modern vehicles have internal networks that provide access to nearly every major component and accessory – everything from the transmission to the cd-changer.
why hack it? because you can! maybe you want to install your own car-puter that will replace the radio and climate controls. or maybe you’d like to make your key fob roll up windows or remote-start. i’m sure you can think of something.
so that’s different
it seems people often approach this concept with an Arduino/NetDuino/PIC/etc, plus a shield or some custom circuitry, and a bit of custom code. depending on your end goal, a microcontroller could be the best approach. however, this article is about getting started quickly and cheaply by leveraging a standard ELM327-based OBD-II scan tool (~$25) and your laptop, tablet, phone, Raspberry Pi, etc.
note: we’re not talking about “pulling codes” or clearing the check engine light, that’s everyday stuff. we want to control and get info from accessories attached to the more interesting buses.
all aboard the short bus (background)
in 1996 a federal law took effect requiring most new consumer vehicles in the US to have standards-based On Board Diagnostics, called OBD-II. the OBD regulations were put in place by the EPA for monitoring emissions related components, but the systems have evolved to be much more capable.
the good thing about OBD-II was it defined a limited set of network types that a car maker could implement for the emissions related diagnostics. this meant that tools to interface with those networks could also become standardized and inexpensive. called scan-tools, they come in full-featured versions with built-in software/display/buttons, and dumb versions that must be connected to a PC/Mac/tablet/phone to be useful.
what follows is information on how to use one of these inexpensive scan-tools (the dumb USB, Bluetooth, or serial-port kind) to interface with a vehicle in ways it wasn’t exactly intended.
a couple ones that i’ve personally had success with:
- USB: ScanTool ElmScan 5 (from Amazon…)
- Bluetooth: BAFX Products ELM 327 Bluetooth OBD2 scan tool (from Amazon…)
step by step
the challenge: OBD-II standards only apply to the emissions related portions of a vehicle bus. other systems often operate on an entirely different bus which may or may not use the same protocol as the OBD-II diagnostic bus. even worse, the non-emissions-related bus data is proprietary manufacturer info that can vary for each make/model/year.
the good news is that for simplicity and cost-savings, most manufactures only implement a single network type during certain year ranges. since they have to use one of the standard OBD-II protocols for the diagnostic bus, they might as well use the same protocol (or a slight variation) on the other buses. this is why we are sometimes able to use a scan-tool to interface with a non-OBD bus.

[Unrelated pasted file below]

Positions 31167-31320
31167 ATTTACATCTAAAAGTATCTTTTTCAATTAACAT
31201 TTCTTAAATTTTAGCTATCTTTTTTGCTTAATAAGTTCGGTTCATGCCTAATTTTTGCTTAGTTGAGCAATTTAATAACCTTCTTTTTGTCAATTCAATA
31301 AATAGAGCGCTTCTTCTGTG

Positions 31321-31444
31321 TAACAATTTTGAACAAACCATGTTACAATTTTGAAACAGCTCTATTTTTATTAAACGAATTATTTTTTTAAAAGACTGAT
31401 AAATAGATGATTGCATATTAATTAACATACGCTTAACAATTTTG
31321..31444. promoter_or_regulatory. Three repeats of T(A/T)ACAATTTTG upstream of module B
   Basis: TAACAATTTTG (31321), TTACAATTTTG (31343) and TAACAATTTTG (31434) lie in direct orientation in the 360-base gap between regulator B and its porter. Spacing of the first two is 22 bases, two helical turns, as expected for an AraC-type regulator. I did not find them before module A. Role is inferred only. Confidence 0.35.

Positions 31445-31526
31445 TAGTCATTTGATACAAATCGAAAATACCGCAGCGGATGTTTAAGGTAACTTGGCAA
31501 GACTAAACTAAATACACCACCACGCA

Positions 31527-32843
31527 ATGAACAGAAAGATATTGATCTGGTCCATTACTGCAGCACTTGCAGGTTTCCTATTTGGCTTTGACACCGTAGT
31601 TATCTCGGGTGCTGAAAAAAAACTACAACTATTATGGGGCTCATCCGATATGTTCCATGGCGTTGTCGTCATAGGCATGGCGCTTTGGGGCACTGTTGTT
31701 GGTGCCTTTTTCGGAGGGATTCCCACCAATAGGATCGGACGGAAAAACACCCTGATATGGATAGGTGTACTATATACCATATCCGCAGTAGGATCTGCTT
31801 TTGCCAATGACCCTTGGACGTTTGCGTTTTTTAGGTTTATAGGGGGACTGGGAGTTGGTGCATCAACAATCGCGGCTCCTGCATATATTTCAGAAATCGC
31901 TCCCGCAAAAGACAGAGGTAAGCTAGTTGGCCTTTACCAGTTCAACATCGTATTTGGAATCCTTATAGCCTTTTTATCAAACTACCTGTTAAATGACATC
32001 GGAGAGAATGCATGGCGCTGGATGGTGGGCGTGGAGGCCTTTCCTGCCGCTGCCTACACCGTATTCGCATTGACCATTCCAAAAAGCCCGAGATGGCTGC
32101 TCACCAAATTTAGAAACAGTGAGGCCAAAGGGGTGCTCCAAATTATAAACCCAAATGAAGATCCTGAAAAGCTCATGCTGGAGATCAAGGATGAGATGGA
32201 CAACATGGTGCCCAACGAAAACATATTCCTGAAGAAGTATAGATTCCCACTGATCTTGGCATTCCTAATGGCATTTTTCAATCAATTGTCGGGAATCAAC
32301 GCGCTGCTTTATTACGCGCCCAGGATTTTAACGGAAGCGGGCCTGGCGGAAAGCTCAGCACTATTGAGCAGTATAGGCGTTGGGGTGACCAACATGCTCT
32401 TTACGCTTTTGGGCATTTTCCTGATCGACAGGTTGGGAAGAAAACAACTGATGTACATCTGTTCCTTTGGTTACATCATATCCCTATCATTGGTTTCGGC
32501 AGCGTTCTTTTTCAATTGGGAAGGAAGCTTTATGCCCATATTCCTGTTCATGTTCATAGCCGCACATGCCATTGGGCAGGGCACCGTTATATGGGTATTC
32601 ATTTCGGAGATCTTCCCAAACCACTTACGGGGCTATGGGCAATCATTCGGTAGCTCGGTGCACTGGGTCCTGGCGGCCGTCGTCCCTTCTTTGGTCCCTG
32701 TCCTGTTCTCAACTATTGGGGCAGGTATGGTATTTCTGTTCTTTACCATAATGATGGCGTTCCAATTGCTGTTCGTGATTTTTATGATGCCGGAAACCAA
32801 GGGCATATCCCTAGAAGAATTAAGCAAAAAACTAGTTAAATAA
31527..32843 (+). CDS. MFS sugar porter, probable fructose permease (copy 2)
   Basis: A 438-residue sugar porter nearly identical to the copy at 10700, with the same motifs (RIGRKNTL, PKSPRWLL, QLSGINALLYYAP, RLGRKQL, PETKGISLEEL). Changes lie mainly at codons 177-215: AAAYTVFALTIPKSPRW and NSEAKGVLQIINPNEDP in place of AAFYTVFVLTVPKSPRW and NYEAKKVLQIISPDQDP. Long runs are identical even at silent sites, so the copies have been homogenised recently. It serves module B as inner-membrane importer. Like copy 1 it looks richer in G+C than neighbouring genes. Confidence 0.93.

from a high level, we need to:
- determine what protocol(s) our car uses
- make the physical connection
- test the interface
- start hacking
now onto those details…
step 1: which protocol?
vehicles usually have at least 2 buses, the main diagnostic bus and an interior or comfort bus. the diagnostic bus often has access to all the drivetrain components as well as the OBD-II emissions stuff. the simplest vehicles to hack are the ones where all the buses use the exact same protocol and all relay messages to each other. some vehicles may have the secondary buses connected to the diagnostic bus through a gateway that may only relay information when queried with the correct command. other vehicles use the same overal protocol on all buses, but different speeds.
buy a Factory Service Manual for your vehicle if at all possible. it will almost always tell you what you need to know to at least get connected and is full of great info. you can get FSM’s used on eBay if your vehicle is a few years old or get the PDF version if you can find it. online tech libraries like AllDataDIY may have complete service manual info too. public libraries sometimes have subscriptions to those services. don’t forget to just Google for your make/model and “OBDII protocol”, “OBD bus”, etc.
we are ultimately looking for the exact protocol that our target bus uses and any information about the messages that components on that bus send/receive. if we don’t have this info, we can still try connecting to the diagnostic bus and hope it relays from our target bus.
the OBD-II spec allows for the following protocols: SAE J1850 PWM, SAE J1850 VPW, ISO 9141-2, ISO 14230-4 KWP, ISO 15765-4 CAN, SAE J1939 CAN. if our target bus uses one of those, or if the target bus relays to the diagnostic bus, then we can continue with our hack of using a scan tool to interface with it.
example: i was able to find online that my 2003 Jeep Grand Cherokee (WJ) actually supported 2 different protocols for the OBD-II system (due to a factory mistake). the FSM cleared up which one was the native protocol for the “Chrysler PCI Bus” (SAE J1850 VPW). it also confirmed that the radio and steering wheel mounted remote-control buttons communicated via that PCI Bus. using those buttons to control something else was my personal end-goal.
step 2: physical connection